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The foods we eat play a big role in our bowel health. Eat too little of certain foods and you will deal with constipation, diverticulosis or even bowel cancer. If you eat too much of them, though, you may find yourself making frequent trips to the toilet.

One of the potential causes of frequent bowel movements comes from the foods that we eat. Our diet has a significant influence on the intestinal health of a patient [1]. Foods packed with nutrients and fiber are something that we should eat on a daily basis. However, diets in modern times have shifted to the convenience of fast food and takeaways with vegetables taking a back seat when it comes to dinner choices. This change in diet can lead to short-term complications like chronic constipation or long-term complications like diverticulosis [2].  Here, I will highlight foods that increase stool production and those you should choose to have on your plate to make sure you have regular bowel movements. Be careful though because these same foods can lead to frequent bowel movements and they can quickly switch you to another extreme. 


The first category of foods that are likely to increase your bowel movements will be legumes: peas, beans, and lentils. They are all chalked-full of fiber and other nutrients that will make you go to the bathroom more frequently. Fiber is essential in our diet because it helps move material through the intestines. Fiber is a compound that we do not digest so you will not get much concerning nutrients. However, you should think of fiber as a lubricant for the engine in your car. As we get older, the pipes in your car will not work as efficiently as when it was brand new, and you will need to take more and more care of the engine to still be able to drive. Fiber does the same thing for our intestines. If we routinely eat heavy meals with little to no fiber, eventually, a log-jam of food begins to build in the intestine. This dense food requires extra time to digest and they are the reason you are constipated soon afterward.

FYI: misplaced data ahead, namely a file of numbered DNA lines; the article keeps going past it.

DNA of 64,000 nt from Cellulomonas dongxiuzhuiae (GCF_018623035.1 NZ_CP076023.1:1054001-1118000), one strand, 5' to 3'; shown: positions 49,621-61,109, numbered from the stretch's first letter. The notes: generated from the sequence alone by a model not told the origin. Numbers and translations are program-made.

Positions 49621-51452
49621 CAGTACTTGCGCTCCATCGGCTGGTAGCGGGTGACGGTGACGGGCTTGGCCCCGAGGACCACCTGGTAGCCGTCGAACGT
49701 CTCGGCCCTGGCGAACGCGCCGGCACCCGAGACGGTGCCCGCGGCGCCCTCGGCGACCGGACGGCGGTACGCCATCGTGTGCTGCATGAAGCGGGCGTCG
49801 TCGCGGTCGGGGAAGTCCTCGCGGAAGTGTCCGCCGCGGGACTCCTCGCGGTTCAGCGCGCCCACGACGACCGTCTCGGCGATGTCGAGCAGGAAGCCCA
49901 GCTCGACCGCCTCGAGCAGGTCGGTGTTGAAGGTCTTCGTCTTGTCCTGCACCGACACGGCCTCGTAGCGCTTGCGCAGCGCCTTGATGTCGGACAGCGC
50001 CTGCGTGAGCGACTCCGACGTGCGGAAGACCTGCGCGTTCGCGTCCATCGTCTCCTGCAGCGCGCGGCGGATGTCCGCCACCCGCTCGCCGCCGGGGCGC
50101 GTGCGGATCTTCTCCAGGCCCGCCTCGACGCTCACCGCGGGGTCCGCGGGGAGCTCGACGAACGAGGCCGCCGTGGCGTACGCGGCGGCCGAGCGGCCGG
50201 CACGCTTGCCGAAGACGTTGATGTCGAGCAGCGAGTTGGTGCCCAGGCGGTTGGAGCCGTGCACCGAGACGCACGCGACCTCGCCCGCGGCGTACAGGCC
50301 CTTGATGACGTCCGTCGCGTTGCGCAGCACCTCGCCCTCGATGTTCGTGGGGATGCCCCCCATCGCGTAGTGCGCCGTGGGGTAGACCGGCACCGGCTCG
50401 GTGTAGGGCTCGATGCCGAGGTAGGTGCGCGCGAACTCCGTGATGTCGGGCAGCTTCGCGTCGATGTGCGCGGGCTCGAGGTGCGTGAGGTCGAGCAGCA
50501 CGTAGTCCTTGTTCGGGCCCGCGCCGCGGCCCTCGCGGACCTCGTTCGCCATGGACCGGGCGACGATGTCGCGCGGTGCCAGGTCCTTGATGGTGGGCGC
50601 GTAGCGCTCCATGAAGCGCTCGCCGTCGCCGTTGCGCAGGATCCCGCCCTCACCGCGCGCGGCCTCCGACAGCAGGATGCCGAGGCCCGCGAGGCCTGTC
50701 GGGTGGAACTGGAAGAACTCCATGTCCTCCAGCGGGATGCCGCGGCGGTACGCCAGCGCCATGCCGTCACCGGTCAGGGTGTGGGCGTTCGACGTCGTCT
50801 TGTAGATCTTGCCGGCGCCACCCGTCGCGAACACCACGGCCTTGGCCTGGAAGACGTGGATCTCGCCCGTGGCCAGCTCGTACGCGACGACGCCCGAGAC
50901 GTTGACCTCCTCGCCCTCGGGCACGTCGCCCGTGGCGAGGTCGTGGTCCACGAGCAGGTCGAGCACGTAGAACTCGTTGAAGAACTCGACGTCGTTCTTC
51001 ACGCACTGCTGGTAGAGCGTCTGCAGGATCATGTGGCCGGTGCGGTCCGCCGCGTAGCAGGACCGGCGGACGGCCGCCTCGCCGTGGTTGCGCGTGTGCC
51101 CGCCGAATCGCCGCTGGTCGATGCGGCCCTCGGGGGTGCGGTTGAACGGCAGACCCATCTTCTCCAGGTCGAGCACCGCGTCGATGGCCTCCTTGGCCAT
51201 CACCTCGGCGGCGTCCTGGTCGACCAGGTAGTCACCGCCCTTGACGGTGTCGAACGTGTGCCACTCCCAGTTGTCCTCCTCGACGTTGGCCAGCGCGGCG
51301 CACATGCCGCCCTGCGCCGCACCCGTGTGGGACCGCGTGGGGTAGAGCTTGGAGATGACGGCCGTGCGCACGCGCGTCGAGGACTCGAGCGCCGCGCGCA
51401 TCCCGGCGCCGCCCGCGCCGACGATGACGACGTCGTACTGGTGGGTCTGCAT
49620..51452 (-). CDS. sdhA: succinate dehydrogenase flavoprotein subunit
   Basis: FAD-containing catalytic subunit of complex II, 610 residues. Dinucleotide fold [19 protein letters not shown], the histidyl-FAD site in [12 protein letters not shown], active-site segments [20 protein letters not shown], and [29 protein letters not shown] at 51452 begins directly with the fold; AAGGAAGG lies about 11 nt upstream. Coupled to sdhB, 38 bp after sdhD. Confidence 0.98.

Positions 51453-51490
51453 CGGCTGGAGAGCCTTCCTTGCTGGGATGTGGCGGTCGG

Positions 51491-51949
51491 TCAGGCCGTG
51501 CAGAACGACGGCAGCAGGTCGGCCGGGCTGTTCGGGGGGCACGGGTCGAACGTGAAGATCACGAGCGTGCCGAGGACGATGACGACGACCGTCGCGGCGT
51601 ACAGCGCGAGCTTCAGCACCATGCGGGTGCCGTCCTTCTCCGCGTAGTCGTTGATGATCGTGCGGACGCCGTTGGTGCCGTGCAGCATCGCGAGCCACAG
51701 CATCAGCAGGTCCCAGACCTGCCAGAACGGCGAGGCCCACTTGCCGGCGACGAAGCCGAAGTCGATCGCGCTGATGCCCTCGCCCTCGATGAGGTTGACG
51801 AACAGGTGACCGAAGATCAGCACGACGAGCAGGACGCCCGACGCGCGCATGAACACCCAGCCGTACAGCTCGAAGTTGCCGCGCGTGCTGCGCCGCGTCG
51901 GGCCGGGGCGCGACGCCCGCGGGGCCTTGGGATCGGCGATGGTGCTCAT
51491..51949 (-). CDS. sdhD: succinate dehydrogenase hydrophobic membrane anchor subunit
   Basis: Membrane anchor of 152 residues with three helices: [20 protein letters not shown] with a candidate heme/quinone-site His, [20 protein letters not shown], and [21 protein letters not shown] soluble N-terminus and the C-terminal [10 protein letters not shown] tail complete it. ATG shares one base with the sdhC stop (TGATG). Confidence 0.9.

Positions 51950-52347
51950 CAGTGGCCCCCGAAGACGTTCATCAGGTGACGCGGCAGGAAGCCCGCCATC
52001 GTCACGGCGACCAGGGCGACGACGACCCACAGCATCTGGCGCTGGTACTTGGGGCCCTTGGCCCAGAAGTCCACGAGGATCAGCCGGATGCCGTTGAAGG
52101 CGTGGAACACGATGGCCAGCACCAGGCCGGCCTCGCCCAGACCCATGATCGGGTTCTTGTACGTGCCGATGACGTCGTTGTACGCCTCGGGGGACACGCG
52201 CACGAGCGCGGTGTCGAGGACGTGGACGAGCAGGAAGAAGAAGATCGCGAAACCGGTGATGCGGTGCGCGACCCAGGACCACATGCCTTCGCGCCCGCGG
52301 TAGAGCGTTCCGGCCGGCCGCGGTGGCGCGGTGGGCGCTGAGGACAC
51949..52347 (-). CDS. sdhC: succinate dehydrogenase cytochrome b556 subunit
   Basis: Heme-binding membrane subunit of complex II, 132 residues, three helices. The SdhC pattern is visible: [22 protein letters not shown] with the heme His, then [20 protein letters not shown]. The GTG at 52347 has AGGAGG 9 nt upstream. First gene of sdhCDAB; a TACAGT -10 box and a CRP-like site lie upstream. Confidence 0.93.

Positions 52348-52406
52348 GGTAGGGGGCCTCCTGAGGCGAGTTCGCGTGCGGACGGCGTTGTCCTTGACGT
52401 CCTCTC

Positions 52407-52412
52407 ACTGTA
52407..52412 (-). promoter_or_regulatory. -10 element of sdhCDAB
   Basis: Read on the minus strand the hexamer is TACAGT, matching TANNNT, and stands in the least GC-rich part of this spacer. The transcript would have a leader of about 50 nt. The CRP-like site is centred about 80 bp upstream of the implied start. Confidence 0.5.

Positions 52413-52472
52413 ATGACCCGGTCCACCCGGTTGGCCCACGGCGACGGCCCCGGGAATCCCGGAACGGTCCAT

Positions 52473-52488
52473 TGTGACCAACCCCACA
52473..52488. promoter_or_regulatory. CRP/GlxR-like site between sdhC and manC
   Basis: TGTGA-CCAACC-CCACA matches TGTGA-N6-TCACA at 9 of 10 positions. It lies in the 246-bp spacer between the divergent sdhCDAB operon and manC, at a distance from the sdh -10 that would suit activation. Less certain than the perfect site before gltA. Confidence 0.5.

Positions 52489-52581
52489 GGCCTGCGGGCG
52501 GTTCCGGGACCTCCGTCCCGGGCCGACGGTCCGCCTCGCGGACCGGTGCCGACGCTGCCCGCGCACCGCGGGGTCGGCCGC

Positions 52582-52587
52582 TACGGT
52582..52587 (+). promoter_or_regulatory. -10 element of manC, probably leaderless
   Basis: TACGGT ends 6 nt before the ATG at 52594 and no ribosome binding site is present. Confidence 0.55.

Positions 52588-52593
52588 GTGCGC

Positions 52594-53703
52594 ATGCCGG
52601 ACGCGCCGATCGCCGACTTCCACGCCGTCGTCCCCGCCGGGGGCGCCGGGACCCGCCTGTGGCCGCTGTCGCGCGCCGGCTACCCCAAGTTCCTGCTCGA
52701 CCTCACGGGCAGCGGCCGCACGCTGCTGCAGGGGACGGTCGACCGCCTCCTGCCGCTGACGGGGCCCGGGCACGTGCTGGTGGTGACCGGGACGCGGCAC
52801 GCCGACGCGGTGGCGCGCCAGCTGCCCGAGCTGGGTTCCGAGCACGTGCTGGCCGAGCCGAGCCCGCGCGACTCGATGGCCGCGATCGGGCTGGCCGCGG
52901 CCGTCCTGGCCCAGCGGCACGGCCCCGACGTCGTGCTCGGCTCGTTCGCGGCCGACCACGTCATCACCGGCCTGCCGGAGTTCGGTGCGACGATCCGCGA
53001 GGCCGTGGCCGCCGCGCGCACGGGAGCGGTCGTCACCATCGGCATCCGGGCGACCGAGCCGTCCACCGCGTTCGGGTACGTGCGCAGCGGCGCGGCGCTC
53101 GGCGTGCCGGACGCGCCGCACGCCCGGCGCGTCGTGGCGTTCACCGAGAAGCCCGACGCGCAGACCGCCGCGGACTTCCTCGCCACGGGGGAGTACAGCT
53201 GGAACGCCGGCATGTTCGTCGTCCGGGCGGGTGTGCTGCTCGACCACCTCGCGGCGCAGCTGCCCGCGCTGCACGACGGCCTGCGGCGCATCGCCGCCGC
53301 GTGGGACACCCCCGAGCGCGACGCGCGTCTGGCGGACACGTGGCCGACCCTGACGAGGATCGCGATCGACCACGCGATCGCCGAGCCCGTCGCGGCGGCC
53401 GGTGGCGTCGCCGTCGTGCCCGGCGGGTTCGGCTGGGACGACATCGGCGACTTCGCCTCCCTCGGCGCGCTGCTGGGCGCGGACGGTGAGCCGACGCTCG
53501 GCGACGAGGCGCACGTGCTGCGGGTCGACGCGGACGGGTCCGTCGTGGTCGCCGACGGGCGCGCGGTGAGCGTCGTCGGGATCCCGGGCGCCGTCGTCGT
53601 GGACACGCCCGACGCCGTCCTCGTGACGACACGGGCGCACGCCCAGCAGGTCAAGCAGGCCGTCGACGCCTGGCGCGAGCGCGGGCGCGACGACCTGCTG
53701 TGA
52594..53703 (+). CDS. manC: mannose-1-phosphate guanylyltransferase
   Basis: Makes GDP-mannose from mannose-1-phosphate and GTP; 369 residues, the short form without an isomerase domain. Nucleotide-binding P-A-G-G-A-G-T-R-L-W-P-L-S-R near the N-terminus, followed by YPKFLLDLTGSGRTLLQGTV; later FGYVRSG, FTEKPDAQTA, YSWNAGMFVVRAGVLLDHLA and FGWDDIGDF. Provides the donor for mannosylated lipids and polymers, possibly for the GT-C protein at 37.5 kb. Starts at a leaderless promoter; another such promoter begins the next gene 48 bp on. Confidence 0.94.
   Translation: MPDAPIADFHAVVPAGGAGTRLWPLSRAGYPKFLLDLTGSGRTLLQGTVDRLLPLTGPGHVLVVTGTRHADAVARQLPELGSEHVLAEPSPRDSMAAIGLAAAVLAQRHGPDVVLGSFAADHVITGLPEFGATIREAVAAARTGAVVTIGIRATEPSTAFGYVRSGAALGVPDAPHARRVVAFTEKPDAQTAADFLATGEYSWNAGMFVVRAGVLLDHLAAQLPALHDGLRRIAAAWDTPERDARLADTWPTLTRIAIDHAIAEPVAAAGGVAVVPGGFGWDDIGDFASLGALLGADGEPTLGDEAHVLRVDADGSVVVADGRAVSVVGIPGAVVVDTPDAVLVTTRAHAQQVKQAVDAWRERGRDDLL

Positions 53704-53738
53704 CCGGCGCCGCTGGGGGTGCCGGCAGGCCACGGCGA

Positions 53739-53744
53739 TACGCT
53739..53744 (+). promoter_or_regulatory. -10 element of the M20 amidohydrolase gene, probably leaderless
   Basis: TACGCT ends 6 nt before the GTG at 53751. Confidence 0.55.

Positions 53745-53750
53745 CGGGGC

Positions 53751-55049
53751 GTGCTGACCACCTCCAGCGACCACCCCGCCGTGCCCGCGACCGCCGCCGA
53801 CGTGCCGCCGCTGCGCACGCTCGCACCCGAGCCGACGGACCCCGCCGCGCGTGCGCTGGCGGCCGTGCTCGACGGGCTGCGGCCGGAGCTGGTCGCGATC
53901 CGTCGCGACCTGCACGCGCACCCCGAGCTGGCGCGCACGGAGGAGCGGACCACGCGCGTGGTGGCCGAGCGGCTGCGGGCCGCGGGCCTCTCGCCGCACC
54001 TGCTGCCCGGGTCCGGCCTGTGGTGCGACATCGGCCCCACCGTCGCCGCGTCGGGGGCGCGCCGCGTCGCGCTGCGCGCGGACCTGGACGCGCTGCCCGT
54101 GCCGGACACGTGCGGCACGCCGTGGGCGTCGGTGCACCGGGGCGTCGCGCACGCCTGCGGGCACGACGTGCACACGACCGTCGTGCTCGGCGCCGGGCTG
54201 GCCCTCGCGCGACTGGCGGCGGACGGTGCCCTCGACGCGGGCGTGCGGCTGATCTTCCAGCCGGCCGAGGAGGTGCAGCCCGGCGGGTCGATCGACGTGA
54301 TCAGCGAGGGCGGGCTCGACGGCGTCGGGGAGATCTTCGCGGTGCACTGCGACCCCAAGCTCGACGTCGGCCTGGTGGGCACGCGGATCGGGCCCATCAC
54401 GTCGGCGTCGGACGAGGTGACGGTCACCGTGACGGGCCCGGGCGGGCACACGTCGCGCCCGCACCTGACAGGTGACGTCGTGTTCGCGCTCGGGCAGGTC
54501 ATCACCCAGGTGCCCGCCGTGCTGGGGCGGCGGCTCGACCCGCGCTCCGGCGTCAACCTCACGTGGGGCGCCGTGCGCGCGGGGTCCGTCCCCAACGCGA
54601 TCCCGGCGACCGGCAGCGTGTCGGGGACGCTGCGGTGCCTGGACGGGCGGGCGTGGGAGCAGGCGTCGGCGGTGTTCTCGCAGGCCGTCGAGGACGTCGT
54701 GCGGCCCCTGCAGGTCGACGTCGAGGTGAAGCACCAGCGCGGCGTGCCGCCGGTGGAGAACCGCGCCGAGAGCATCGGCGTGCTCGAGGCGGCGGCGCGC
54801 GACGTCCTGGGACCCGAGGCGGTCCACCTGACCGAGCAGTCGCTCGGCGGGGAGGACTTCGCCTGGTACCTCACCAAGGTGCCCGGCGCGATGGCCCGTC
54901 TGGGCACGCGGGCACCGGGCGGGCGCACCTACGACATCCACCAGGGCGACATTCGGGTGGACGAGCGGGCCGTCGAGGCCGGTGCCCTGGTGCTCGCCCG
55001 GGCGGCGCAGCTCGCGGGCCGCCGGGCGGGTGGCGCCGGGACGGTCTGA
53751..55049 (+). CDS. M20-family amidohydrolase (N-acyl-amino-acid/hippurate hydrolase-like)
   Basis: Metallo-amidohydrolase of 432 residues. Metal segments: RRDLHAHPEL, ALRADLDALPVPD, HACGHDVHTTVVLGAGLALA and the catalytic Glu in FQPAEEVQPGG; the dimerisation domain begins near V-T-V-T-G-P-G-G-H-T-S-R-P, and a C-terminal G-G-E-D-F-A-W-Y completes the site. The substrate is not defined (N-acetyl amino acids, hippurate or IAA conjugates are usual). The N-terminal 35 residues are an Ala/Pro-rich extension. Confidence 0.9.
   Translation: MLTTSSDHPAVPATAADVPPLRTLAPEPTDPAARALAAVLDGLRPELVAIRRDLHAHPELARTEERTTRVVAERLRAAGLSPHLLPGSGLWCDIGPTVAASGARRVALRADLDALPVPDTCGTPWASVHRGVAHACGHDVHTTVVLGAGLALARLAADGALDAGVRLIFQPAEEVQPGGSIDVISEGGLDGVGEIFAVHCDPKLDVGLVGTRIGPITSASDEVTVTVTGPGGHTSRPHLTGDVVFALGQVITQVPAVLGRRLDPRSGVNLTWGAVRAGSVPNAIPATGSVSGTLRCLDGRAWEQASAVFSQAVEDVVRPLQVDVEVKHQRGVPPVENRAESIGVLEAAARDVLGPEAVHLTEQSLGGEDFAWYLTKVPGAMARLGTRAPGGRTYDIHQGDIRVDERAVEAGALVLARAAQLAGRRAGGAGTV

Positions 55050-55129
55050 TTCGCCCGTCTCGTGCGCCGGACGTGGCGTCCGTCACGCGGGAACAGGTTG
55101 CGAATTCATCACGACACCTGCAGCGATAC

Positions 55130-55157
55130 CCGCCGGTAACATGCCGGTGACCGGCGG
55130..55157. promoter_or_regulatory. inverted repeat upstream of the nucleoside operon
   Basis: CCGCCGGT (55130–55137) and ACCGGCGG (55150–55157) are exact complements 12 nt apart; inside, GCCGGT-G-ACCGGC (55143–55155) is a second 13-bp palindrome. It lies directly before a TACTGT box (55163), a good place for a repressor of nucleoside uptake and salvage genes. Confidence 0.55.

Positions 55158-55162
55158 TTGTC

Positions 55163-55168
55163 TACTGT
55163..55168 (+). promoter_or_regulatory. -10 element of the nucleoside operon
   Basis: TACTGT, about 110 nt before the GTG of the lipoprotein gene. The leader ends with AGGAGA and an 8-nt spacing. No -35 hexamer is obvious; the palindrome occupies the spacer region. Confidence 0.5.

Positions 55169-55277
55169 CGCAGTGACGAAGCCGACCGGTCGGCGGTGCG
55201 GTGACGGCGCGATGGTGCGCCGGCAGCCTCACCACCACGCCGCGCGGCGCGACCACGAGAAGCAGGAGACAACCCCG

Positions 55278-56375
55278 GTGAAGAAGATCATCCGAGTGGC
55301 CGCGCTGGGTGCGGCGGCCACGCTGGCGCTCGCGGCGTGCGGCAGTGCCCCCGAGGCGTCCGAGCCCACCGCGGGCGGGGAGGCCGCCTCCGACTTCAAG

This is not the end of the story, however, because not only will you have short-term complications from low fiber, long-term risks are also possible. When it comes to long-standing constipation, the muscles lining your intestine to help propel the food forward will actually begin to weaken and even collapse in some situations. When these pouches occur, you are diagnosed with a condition called diverticulosis [3]. It is possible for food to be trapped in the cavities and lead to future infections, so it is in your best interest to eat fiber regularly to prevent these serious complications when you are older. Legumes are believed to have between 5 to 16 grams of fiber per serving and represent one of the essential foods that will increase your bowel movement habits. There is also a risk of having colorectal cancer from a deficiency of fiber, so eat up! [4]


As you could imagine, vegetables are something that is teeming with fibers and can also help promote increased bowel habits. Some of the vegetables with higher concentrations of fibers in are broccoli, spinach, artichokes and Brussels sprouts. For an example, artichoke can have more than 10 grams of fiber per serving. Routine dining on this food will lead to frequent bowel movements


If vegetables are something you avoid, luckily for you, fruits are also a potentially viable option for you to get your daily allotment of fiber. Fruits like apples, bananas, raspberries, pears, prunes, and blackberries all have an appreciable amount of fiber in their anatomy and will increase your bowel activity. [5] You will definitely notice that these foods increase stool production if you routinely eat them. 


Whole-grains are some of the most fiber-dense foods that will increase your trips to the bathroom. Foods like oatmeal, whole-wheat bread, bran-flakes and even popcorn are all potential sources of fiber. They all represent a great snack food that you can eat at any time of the day. Certain cereals can have over 5 grams of fiber per serving so you can ensure you are reaching your daily intake goal of fiber. 

Women are recommended to eat at least 25 grams of fiber per day while men are advised to eat at least 35 grams a day. Yes, you will need to put in a significant effort every day to meet these daily targets [6].  

Natural Supplements 

When it comes to our last category to cover here, we will examine some of the natural supplements that people can commonly take that may also inadvertently increase your stool production. These could be compounds like flax seed oil or aloe vera. These are both commonly used in the athletic world to help speed recovery and give a person vital nutrients but they are also known in the medical world as natural laxatives.

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